Reviewed at the 2010 Cannes Film Festival
At last year’s Cannes film festival, South Korean writer and filmmaker Lee Chang-Dong was on the main competition jury; the previous year his ‘Secret Sunshine’ won the best actress prize in the official selection, and back in 2000 his second feature, ‘Peppermint Candy’, made a splash in the Directors’ Fortnight. Yet he’s never had a film released in the UK; given that his latest, ‘Poetry’, is – at least in this writer’s opinion – even better than ‘Secret Sunshine’, one hopes that that situation may change.
The film’s story is simple. In her mid-sixties, Mija lives with her teenage grandson in a small town (her daughter works and lives in Pusan). She’s still elegant, even fashionable, and had her fair share of admirers in the past, but now she works as a part-time helper for an elderly man who’s had a stroke and fills her remaining hours by visiting poetry classes and trying to summon up enough confidence to write a spot of verse herself. Her teacher advises her to seek out beauty, but life most definitely isn’t that simple…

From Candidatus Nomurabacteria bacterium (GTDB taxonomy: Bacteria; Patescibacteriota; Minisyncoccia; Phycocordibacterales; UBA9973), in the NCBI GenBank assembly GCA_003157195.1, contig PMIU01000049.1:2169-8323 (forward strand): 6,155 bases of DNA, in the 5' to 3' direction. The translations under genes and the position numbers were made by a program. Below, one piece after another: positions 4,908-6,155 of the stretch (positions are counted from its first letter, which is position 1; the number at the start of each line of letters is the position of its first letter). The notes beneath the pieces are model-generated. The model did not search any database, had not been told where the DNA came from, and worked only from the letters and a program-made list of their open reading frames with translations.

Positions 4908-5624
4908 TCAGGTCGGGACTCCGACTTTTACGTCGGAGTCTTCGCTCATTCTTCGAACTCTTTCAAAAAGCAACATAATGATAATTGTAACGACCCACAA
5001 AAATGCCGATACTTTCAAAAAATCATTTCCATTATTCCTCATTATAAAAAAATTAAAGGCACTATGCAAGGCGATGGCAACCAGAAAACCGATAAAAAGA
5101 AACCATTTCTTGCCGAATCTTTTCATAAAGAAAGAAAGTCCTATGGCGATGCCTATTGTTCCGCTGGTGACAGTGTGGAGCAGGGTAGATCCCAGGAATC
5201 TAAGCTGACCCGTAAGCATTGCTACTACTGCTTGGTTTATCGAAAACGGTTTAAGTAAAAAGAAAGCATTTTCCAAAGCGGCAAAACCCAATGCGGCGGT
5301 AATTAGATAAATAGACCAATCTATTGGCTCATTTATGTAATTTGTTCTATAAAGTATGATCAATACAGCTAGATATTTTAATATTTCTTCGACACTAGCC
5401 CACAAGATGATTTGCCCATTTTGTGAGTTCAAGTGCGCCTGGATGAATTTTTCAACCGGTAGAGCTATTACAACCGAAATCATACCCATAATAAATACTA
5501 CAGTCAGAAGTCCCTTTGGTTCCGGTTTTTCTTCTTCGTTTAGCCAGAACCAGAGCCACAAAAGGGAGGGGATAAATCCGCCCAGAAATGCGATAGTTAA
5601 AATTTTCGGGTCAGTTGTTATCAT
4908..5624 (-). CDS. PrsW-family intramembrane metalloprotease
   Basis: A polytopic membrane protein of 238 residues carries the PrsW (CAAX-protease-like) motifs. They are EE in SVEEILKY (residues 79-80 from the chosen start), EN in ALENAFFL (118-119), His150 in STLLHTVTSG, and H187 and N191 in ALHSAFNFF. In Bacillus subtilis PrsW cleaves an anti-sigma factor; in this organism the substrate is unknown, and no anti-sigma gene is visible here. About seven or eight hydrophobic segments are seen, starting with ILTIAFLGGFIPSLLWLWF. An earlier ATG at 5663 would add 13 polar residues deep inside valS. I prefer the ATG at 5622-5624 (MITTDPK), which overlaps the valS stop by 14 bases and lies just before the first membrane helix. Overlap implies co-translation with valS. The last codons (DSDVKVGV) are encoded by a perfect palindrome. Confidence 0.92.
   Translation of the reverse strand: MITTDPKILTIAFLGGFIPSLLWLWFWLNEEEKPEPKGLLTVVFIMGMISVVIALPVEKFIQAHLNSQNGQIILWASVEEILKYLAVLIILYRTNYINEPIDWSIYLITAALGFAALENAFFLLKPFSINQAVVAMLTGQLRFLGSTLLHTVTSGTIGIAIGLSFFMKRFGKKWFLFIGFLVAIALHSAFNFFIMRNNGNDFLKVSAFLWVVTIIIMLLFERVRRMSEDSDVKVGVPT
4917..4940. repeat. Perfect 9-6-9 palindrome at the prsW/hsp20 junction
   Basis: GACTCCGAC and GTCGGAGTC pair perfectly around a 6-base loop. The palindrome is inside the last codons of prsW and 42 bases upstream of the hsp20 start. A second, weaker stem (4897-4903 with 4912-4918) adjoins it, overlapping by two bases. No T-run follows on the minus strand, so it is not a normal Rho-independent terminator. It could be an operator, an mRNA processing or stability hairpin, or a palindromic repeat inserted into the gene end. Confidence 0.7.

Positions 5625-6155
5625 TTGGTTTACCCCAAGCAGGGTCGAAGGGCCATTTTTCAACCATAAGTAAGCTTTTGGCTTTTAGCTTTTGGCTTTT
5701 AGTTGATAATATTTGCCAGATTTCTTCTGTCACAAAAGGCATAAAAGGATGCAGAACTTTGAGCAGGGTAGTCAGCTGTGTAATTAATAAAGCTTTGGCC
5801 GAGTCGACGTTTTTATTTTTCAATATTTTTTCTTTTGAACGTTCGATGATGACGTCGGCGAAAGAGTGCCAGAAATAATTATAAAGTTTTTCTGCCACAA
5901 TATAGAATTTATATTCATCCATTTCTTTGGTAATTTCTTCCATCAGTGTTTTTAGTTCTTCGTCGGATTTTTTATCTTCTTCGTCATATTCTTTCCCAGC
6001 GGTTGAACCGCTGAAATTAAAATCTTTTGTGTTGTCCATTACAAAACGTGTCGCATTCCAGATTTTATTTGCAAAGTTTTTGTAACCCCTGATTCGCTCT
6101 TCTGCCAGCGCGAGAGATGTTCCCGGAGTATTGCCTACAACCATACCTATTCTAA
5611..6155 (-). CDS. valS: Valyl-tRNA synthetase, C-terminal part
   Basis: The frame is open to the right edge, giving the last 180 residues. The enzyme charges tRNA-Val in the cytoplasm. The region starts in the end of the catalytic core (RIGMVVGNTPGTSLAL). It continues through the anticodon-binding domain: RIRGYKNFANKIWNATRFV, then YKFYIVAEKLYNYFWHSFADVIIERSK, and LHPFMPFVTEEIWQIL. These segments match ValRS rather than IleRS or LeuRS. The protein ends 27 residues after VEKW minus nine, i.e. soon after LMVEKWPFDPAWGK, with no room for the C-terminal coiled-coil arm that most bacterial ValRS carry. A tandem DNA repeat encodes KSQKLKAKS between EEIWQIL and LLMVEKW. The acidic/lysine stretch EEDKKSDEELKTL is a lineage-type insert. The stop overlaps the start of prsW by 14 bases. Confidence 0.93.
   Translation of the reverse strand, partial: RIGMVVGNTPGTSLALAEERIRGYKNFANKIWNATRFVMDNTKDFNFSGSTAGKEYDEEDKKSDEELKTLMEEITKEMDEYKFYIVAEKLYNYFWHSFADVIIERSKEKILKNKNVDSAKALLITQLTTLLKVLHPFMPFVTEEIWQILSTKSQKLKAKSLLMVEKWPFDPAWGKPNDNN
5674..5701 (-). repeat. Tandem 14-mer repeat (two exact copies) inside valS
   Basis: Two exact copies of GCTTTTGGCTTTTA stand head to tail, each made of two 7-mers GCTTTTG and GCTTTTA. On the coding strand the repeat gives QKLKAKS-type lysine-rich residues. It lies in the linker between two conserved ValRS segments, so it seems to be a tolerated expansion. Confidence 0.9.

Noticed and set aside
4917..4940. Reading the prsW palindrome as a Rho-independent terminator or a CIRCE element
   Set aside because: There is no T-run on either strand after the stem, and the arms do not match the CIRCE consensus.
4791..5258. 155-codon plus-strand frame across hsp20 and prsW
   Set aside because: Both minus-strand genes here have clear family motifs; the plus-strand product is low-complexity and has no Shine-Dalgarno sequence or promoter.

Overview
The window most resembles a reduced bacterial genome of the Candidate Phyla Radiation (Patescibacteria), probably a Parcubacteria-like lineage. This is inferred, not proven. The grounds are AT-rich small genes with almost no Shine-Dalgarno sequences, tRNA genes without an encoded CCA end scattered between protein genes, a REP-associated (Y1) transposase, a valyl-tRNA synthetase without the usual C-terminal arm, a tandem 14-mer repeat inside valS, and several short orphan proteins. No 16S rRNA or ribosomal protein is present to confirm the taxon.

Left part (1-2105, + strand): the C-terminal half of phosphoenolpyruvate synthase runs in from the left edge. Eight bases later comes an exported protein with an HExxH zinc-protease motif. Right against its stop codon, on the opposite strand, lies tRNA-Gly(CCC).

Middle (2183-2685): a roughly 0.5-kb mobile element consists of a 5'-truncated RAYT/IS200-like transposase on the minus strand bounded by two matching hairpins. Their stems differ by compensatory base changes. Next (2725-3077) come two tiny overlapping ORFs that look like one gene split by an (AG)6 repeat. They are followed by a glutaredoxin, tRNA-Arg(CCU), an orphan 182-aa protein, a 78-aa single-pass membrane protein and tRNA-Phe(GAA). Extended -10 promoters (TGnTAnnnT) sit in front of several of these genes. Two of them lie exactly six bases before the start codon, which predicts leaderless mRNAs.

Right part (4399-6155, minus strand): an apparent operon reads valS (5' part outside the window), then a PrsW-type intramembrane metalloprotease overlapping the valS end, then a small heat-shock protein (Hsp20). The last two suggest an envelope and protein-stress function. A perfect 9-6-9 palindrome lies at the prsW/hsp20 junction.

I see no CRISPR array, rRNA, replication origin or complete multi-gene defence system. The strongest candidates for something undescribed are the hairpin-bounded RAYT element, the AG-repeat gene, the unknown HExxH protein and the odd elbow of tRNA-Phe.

Lee’s movie counterpoints Mija’s curiosity, courage and generosity with the injustice, cruelty and complexity of the world she lives in, and does so to witty, affecting and very intelligent effect. Wisely, he steers clear of sentimentality – Mija is too firm and feisty a character to allow for that – and in this regard he is admirably served by a wonderful lead performance by Yun Junghee as Mija; sadly, it’s hard to imagine a British film focussing on such an elderly protagonist, let alone carrying it off so persuasively. But Lee gets things gloriously right, and ‘Poetry’ is undoubtedly one of the best films in this year’s official competition.